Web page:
Volume 6 Issue 2
September 1999



Make Crystals You Can Eat
National Capital Area Council

If you've ever eaten rock candy or spooned sugar onto your morning cereal, then you've come face-to-face with crystals. Ice, table salt, glassware and sugar are just a few of the many substances made up of crystals. The best way for Webelos Scouts to learn how crystals are formed in nature is to perform an experiment to make crystals. Pour one cup of water into a small pan. Cover and bring it to a boil. Turn off the heat and add two cups of cane sugar. Stir until dissolved. Let cool. Pour sugar solution into a tall glass. Tie a piece of clean white string to a pencil or stick and place the stick across the glass so that the string hangs down into the liquid. Put the glass in a cool place for a few days. In a short time, small crystals will form along the sides of the glass. Soon they will begin to cling to the string. After several days, large crystals, hard as a rock, will have formed around the string. Lift the string out of the glass and taste some delicious homemade rock candy.

Unlike living things, crystals grow by adding layer upon layer of their own substance to the exterior surface. In growing, tiny atoms in a crystal naturally arrange themselves in planes or flat surfaces.

Air Currents
Heart of America Council

Hang two apples about 1/2 inch apart. Blow between them - as hard as possible - you will discover that the force of breath alone won't blow them apart. Instead, it will cause the apples to bump together.

2. Take a small wad of paper (paper should be a little over 1 inch square), and put it about 1 inch inside the neck of an empty soda bottle: Now lay the soda bottle on its side and blow into the bottle. You would think that the paper would be blown into the bottle, but will come flying out.

3. Get an ordinary kitchen funnel and blow into it while holding a lighted match opposite the center of the funnel. Your breath will blow the flame toward the funnel instead of blowing it out or away from you.

4. Line up three glasses. Hold your mouth about 2 inches in front of the first glass and a lighted match behind the last glass (about 2 inches from it). When you blow you will be able to blow the match out.

Heart of America Council

  • Pop bottle (1 for each player)
  • Balloon (1 for each player)
  • Vinegar
  • Baking Soda

Into each pop bottle put three tablespoons of vinegar, and into each balloon put two tablespoons of baking soda. At the word go, have each boy put his balloon on his pop bottle. When the soda mixes with the vinegar the balloon will expand. Have the boys tie off the balloons to see which is the largest. (Suggestion: Do this outside)

Istrouma Council

  • What you will need
  • A glass jar with a wide mouth
  • (2 1/2 -- 3 inches across)
  • Acrylic paints & brush
  • A 14 inch balloon
  • A piece of string ~ 12 in. long
  • A plastic drinking straw
  • Tape, scissors, and markers
  • An 8 in x 12 in piece of -posterboard

With a brush and paint, decorate your jar with designs. Let it dry.

Cut off the narrow end of the balloon. Stretch the balloon over the mouth of the jar. Pull it tight so that no bumps remain.

Wrap the string around the mouth of the jar, over the balloon, and tie the string to hold the balloon in place.

Cut both ends of the straw at angles. Tape one end of the straw flat against the center of the balloon.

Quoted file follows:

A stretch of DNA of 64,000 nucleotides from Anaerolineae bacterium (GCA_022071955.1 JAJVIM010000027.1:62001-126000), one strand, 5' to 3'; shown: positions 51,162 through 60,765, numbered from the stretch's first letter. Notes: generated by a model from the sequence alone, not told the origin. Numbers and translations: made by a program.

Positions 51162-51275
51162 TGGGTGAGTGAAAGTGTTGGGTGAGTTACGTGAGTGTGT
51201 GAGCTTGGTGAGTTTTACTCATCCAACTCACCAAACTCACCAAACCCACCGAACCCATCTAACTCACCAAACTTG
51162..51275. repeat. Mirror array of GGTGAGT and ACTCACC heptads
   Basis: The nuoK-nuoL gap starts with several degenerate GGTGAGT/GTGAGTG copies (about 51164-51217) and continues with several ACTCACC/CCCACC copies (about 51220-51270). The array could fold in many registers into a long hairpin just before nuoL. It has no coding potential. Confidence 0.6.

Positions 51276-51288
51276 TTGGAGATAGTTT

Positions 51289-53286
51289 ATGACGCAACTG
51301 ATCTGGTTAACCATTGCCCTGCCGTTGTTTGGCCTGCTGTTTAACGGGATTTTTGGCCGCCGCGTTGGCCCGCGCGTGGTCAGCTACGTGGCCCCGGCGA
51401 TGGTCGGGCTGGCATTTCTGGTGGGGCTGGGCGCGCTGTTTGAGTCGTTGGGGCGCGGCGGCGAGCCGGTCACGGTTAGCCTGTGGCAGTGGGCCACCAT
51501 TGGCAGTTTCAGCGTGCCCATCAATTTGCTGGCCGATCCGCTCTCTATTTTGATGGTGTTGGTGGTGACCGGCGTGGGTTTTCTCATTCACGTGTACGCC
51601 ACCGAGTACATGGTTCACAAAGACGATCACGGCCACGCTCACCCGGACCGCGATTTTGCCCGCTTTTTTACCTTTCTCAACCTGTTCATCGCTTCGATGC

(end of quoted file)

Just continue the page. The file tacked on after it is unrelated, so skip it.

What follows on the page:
Fold the posterboard in thirds, and tape it into a triangular column. Stand the posterboard column next to, but not touching, the tip of the straw. Make a small mark where the tip is pointing.

After a few hours, check the barometer. If the tip is pointing higher or lower than before, mark the new spot. Check the weather and draw a symbol to indicate it (Small sun, cloud, and raindrops). Continue to check the weather for a few days--or longer, if the weather is the same. If the tip changes position, mark it! Soon you will notice that when the tip is on its way up, a certain type of weather follows. Same for when the tip goes down. Use your barometer to predict the weather.

How A Barometer Works

Air is made up of tiny particles called molecules. There is air inside the jar, held in by the balloon. No air can escape; no air can get in. The molecules of air press against the sides of the jar and the surface of the balloon.

There is also air outside the jar, and these molecules press against the jar and the balloon also. When the pressure outside the jar is more than the pressure inside the jar. The air outside the jar presses hard enough to push in the balloon. This causes the straw to tilt upward.

When the pressure inside the jar is greater than the pressure outside the jar, the balloon bulges out. This causes the straw to tilt down. Watch to see the weather associated with high barometric pressure (straw tilts up) and low barometric pressure (straw tilts down).

Skit Auntie Beans sent this to Scouts-L. Webelos could use these as run-ons or even do a Carnac type scenario.

Useful Metric Conversions

  • 1 million microphones = 1 megaphone
  • 1 million bicycles = 2 megacycles
  • 2000 mockingbirds = two kilomockingbirds
  • 10 cards = 1 decacards
  • 1/2 lavatory = 1 demijohn
  • 1 millionth of a fish = 1 microfiche
  • 453.6 graham crackers = 1 pound cake
  • 10 rations = 1 decoration
  • 10 millipedes = 1 centipede
  • 3 1/3 tridents = 1 decadent
  • 10 monologs = 5 dialogues
  • 2 monograms = 1 diagram
  • 8 nickels = 2 paradigms
  • 2 baby sitters = 1 gramma grampa
  • Submitted by: Whattadeal @ aol.com

Materials found in Baloo's Bugle may be used by Scouters for Scouting activities provided that USSSP, Baloo's Bugle and the original contributors are cited as the source of the material.

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